Software, stats, and tidal energy

Today was the last day of the conference part of SciPy 2015 in Austin. Almost all the talks at this conference have been inspiring and/or enlightening. This makes it all the more wonderful that the organizers get the talks online within a couple of hours (!), so you can see everything (compared to about 5% maximum coverage at SEG).

Jake Vanderplas, a young astronomer and data scientist at UW's eScience Institute, gave the keynote this morning. He eloquently reviewed the history and state-of-the-art of the so-called SciPy stack, the collection of tools that Pythonistic scientists use to get their research done. If you're just getting started in this world, it's about the best intro you could ask for:

Chris Fonnesbeck treated the room to what might as well have been a second keynote, so well did he express his convictions. Beautiful slides, and a big message: statistics matters.

Kristen Thyng, an energetic contributor to the conference, gave a fantastic talk about tidal energy, her main field, as well as one about perceptual colourmaps, which is more of a hobby. The work includes some very nice visualizations of tidal currents in my home province...

Finally, I highly recommend watching the lightning talks. Apart from being filled with some mind-blowing ideas, many of them eliciting spontaneous applause (imagine that!), I doubt you will ever witness a more effective exercise in building a community of passionate professionals. It's remarkable. (If you don't have an hour these three are awesome.)

Next we'll be enjoying the 'sprints', a weekend of coding on open source projects. We'll be back to geophysics blogging next week :)

Geophysics at SciPy 2015

Yesterday was the geoscience day at SciPy 2015 in Austin.

At lunchtime, Paige Bailey (Chevron) organized a Birds of a Feather on GIS. This was a much-needed meetup for anyone interested in spatial data. It was useful to hear about the tools the fifty-or-so participants  use every day, and a great chance to air some frustrations like Why is it so hard to install a geospatial stack? And questions like How do people make attractive maps with the toolset?

One way to make attractive maps is go beyond the screen and 3D print them. Almost any subsurface dataset could seem more tangible and believable as a 3D object, and Joe Kington (Chevron) showed us how to make data into objects. Just watch:

Matteus Ueckermann followed up with some virtual elevation models, showing how Python can process not just a few tiles of data, but can handle hydrology modeling for the entire world:

Nicola Creati (OGS, Trieste) showed us the PyGmod package, a new and fully parallel geodynamic simulation tool for HPC nuts. So now you can make more plate tectonic models before most people are out of bed!

We also heard from Lindsey Heagy and Gudnir Rosenkjaer from UBC, talking about various applications of Rowan Cockett's awesome SimPEG package to their work. As at the hackathon in Denver, it's very clear that this group's investment in and passion for a well-architected, integrated package is well worth the work, giving everyone who works with it superpowers. And, as we all know, superpowers are awesome. Especially geophysical ones.

Last up, I talked about striplog, a small package for handling interval and point data in logs, core, and other 1D datasets. It's still very immature, but almost ready for real-world users, so if you think you have a use case, I'd love to hear from you.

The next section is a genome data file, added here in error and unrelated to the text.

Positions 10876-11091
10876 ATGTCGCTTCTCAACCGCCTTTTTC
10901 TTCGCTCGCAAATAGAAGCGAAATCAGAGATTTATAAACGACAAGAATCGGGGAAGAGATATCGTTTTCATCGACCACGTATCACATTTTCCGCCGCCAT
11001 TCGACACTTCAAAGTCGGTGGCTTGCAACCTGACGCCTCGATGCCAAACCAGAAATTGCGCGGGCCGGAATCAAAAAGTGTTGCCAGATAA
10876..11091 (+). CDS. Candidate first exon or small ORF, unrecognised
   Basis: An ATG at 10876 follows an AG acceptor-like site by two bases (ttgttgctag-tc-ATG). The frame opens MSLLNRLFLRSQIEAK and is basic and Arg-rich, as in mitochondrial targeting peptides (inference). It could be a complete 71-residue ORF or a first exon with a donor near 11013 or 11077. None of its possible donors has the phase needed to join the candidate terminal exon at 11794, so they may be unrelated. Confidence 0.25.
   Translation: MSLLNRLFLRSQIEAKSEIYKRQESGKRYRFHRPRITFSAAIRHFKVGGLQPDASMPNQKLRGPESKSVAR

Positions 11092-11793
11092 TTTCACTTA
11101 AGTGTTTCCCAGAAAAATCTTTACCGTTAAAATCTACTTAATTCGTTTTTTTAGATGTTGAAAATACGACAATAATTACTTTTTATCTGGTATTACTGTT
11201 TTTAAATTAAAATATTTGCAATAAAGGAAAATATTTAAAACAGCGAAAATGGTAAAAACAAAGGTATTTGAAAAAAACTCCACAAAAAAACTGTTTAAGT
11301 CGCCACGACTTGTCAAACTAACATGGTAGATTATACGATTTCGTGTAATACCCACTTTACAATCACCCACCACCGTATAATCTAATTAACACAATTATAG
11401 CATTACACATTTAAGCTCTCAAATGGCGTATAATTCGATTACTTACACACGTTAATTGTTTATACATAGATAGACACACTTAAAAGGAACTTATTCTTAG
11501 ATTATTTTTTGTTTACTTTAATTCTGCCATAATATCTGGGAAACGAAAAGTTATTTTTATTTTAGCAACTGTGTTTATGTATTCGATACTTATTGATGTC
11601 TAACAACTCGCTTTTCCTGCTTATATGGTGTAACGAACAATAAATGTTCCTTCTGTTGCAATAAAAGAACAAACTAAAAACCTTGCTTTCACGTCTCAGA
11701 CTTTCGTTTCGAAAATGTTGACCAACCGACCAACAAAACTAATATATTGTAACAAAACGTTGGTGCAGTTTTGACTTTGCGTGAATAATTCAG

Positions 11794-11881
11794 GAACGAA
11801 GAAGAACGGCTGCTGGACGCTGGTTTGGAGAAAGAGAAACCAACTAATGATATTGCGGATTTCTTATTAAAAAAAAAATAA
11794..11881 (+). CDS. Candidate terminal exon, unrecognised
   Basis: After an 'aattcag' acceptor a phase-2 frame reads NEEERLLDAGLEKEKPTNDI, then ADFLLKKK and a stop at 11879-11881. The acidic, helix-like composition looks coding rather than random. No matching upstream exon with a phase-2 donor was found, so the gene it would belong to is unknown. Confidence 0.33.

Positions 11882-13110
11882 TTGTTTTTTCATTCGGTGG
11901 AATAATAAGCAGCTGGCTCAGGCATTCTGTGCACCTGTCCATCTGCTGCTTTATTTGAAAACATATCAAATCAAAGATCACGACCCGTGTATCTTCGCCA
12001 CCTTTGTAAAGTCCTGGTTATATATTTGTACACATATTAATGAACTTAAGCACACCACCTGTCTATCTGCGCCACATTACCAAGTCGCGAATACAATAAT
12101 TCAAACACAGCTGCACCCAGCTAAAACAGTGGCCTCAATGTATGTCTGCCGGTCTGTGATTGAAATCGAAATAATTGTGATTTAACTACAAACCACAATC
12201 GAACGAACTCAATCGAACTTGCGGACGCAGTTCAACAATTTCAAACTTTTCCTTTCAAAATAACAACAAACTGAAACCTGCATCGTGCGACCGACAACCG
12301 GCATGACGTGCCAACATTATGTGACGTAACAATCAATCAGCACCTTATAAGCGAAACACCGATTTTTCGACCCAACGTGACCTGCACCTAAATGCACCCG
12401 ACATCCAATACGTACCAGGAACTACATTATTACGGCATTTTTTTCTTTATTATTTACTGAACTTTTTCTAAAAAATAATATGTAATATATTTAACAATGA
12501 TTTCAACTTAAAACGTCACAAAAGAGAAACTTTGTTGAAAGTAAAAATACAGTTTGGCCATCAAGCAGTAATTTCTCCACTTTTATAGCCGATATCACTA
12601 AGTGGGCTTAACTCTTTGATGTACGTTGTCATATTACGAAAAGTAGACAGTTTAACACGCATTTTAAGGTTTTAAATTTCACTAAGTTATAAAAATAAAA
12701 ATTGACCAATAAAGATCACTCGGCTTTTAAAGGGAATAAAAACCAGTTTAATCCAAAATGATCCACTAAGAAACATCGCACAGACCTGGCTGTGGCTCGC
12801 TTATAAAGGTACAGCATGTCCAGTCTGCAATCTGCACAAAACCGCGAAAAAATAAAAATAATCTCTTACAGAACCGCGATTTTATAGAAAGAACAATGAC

Today is the last day of the conference part, before we head into the coding sprints tomorrow. Stay tuned for more, or follow the #scipy2015 hashtag to keep up. See all the videos, which go up almost right after talks, on YouTube.

You'd better read this

The clean white front cover of this month's Bloomberg Businessweek carries a few lines of Python code, and two lines of English as a footnote... If you can't read that, then you'd better read this. The entire issue is a single essay written by Paul Ford. It was an impeccable coincidence: I picked up a copy before boarding the plane to Austin for SciPy 2015. This issue is a grand achievement; it could be the best thing I've ever read. Go out an buy as many copies as you can, and give them to your friends. Or read it online right now.

Not your grandfather's notebook

Jess Hamrick is a cognitive scientist at UC Berkeley who makes computational models of human behaviour. In her talk, she described how she built a multi-user server for Jupyter notebooks to administer course content, assign homework, even do auto-grading for a class with 220 undergrads. During her talk, she invited the audience to list their GitHub usernames on an Etherpad. Minutes after she stood down from her podium, she granted access, so we could all come inside and see how it was done.

Dangerous defaults

I wrote a while ago about the dangers of defaults, and as Matteo Niccoli highlighted in his 52 Things essay, How to choose a colourmap, default colourmaps can be especially harmful. Matplotlib has long been criticized for its nasty default colourmap, but today redeemed itself with a new default. Hear all about it from Stefan van der Walt:

Sound advice

Allen Downey of Olin College gave a wonderful talk this afternoon about teaching digital signal processing to students using fun and intuitive audio signals as the hook. Watch it yourself, it's well worth the 20 minutes or so:

If you're really into musical and audio applications, there was another talk on the subject, by Brian McFee (Librosa project). 

More tomorrow as we head into Day 2 of the conference.